Mountain Creek was nice and when I got to the turn at Firelight Rd, where both ways are dirt I didn’t hesitate. The gravel was well graded and firm, with only small berms forming. Taking it slowly it would be fine.

IMG_0041This comes out on Uriarra Rd and I turned for Cotter.

So I got to do that as well.

Might actually just head up and do a lap or two of Mountain Creek Rd next time I have a few hours.

Paddy’s River Rd

Wednesday…. you know I’m really loving this summer time at the moment, anyway, early knock off Wednesday so I jumped on the Daytona and headed for the Cotter… again.

Hey, it’s a great road, and its close, about 30mins from home here.

So this time with no thunderstorms looming to the south I followed Paddy’s River Rd, that the Cotter Rd turns off and headed south towards the space tracking station at Tidbinbilla.

I rode up and back (Partly as I didn’t feel like dragging myself all the way through south Canberra) for another afternoon enjoying the Daytona. This road is a lot more open with the southern half a stretch of open sweepers that are a nice change from the technical tight Cotter Rd.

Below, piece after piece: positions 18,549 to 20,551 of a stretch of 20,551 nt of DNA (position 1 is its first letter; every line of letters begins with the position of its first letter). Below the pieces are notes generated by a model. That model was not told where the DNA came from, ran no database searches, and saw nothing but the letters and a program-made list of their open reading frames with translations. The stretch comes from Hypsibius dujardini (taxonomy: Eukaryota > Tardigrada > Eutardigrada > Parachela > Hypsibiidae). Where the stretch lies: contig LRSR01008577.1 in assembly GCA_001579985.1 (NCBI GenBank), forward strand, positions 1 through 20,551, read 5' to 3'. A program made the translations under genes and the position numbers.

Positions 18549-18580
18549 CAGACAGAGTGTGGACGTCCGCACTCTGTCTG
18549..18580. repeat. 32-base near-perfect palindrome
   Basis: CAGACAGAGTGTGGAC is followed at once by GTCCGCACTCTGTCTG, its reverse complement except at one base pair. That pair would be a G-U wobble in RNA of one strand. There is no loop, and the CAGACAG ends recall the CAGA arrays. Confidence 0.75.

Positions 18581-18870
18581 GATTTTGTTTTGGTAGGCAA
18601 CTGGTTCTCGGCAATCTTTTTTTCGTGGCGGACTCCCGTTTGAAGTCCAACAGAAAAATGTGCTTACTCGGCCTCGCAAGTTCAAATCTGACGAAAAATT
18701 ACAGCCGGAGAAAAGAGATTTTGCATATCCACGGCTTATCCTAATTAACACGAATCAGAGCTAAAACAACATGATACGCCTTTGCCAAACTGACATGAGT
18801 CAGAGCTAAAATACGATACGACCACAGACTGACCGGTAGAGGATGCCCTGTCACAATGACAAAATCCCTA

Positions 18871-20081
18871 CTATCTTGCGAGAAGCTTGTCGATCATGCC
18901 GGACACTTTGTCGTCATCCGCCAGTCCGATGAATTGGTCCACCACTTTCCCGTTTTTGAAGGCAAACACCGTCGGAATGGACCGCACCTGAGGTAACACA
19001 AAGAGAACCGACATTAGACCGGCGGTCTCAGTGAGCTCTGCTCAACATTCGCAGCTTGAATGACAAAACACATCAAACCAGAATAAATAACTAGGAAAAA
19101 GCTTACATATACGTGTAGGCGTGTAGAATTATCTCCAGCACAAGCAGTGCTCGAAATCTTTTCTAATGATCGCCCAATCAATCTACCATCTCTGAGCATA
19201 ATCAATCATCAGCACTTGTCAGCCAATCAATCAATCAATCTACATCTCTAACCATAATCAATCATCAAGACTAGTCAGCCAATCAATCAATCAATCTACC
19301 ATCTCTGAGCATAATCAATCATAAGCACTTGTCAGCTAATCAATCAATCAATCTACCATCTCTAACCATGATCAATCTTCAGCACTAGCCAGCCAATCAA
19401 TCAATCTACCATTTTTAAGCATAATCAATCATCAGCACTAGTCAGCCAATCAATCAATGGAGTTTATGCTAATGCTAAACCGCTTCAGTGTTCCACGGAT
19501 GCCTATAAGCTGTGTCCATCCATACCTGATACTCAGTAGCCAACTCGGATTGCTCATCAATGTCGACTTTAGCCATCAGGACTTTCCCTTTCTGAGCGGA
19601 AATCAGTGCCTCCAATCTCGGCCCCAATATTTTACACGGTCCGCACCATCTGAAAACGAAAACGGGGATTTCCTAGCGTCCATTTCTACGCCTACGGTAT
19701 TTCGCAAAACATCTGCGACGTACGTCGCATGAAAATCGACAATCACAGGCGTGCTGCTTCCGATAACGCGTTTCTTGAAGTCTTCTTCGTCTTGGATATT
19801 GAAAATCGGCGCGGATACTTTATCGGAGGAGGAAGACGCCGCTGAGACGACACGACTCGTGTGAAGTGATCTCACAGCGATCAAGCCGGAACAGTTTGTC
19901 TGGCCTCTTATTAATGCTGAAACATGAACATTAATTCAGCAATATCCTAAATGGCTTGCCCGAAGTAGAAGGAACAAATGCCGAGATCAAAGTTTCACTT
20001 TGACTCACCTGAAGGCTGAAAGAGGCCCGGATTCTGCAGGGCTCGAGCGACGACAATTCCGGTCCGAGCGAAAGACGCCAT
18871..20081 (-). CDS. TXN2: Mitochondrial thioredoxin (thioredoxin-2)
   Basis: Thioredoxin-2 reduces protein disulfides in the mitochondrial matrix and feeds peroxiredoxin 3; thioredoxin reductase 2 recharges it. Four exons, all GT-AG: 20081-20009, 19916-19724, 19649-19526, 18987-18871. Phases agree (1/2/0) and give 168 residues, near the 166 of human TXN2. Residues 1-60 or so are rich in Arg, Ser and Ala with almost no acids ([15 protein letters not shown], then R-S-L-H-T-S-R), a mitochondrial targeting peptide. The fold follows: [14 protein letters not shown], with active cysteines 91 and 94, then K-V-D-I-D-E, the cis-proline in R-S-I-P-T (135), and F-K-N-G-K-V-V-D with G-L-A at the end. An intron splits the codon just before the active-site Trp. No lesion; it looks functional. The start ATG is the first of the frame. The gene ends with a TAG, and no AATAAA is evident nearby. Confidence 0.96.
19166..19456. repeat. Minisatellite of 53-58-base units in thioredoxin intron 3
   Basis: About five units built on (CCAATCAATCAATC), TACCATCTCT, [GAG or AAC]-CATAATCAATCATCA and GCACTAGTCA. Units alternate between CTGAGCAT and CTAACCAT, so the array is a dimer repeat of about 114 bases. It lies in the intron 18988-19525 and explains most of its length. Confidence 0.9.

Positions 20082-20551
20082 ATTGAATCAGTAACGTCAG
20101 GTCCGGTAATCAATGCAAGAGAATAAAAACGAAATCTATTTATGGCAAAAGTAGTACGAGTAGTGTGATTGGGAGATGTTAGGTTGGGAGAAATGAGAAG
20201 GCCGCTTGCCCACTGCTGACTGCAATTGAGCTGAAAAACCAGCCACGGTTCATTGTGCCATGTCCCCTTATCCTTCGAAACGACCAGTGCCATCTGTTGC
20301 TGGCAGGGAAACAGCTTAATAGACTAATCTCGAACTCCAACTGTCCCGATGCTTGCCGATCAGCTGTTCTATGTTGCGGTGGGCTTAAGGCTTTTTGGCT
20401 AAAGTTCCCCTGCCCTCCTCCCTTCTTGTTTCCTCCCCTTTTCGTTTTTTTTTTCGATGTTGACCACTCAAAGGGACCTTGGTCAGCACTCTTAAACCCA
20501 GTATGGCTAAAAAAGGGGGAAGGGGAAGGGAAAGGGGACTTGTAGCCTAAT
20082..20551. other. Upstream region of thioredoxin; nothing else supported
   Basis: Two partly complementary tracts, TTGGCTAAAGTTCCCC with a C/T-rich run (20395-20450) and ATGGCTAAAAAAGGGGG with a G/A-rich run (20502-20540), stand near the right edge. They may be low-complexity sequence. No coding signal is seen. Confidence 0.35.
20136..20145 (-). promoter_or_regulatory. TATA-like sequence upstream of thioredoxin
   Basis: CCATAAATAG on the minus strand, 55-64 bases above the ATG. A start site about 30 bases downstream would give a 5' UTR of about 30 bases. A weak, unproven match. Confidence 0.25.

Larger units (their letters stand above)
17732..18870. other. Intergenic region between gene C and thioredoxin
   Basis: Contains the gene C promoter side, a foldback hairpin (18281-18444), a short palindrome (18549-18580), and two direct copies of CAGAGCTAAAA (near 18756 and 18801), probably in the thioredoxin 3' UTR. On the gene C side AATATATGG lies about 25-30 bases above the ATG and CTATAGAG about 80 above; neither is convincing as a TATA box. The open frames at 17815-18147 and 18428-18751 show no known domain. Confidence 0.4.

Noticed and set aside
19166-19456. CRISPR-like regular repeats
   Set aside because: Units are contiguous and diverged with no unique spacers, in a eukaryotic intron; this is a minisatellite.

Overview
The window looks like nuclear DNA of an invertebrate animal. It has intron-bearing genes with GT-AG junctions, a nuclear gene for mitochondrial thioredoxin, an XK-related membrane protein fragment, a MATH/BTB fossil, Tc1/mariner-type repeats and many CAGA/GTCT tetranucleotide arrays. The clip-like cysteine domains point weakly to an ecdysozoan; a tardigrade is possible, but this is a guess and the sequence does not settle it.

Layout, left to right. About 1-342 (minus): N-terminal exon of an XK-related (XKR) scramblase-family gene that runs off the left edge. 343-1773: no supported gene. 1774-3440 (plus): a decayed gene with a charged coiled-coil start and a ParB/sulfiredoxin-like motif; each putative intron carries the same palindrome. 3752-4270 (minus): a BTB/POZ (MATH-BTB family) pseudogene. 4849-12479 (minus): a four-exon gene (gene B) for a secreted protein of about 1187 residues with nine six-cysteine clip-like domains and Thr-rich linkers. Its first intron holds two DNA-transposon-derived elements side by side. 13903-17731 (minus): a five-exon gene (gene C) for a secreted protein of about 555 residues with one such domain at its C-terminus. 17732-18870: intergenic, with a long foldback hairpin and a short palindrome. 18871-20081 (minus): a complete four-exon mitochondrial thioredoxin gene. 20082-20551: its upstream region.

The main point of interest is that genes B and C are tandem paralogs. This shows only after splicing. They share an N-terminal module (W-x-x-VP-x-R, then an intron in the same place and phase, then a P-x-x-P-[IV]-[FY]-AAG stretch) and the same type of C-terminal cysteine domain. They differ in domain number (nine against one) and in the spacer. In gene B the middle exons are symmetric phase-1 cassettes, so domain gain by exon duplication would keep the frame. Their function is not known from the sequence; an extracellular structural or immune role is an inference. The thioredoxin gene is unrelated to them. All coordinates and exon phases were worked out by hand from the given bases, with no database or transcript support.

And Australia… dodge a Blue Tongue Lizard down the street and have to change lines mid corner because a snake was crossing.

Can’t tell you what kind, I didn’t stick around to check…

Sony… fix your camera…

Another sick day at home would probably drive me crazy. So I decided a little explore around some of the roads around Canberra that had been recommended to me by the locals. I though  a couple of hours to get out into the fresh sunny air would help me feel good.

I headed over towards the Cotter Dam area and along Tidbinbilla Rd, Paddy’s River Rd and part of Brindabella Rd, before turning around and going all the way back again.

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What a nice road. After the tight technical experience of Corin Dam Rd, this flowed much better. Only a little over an hour on the road, with about 20 min ride to get there from home 🙂

But I can’t imagine how busy it must be in the weekends with riders, cyclists and drivers all trying to get along. Even today there were about 5 cyclists plugging along.  I don’t plan to ride there much at that time.

BUT THIS hopeless Sony Action Cam. It fogs up most of the time, even with the anti moisture inserts. I recorded the ride, hoping to cut a YouTube post out of it, but most of the footage is misty fog. Time and time again footage has been ruined because of it. I’m sick of this camera and I think I’ll get that Drift I had always planned. I might still use this one for MTB, but not for the bike anymore.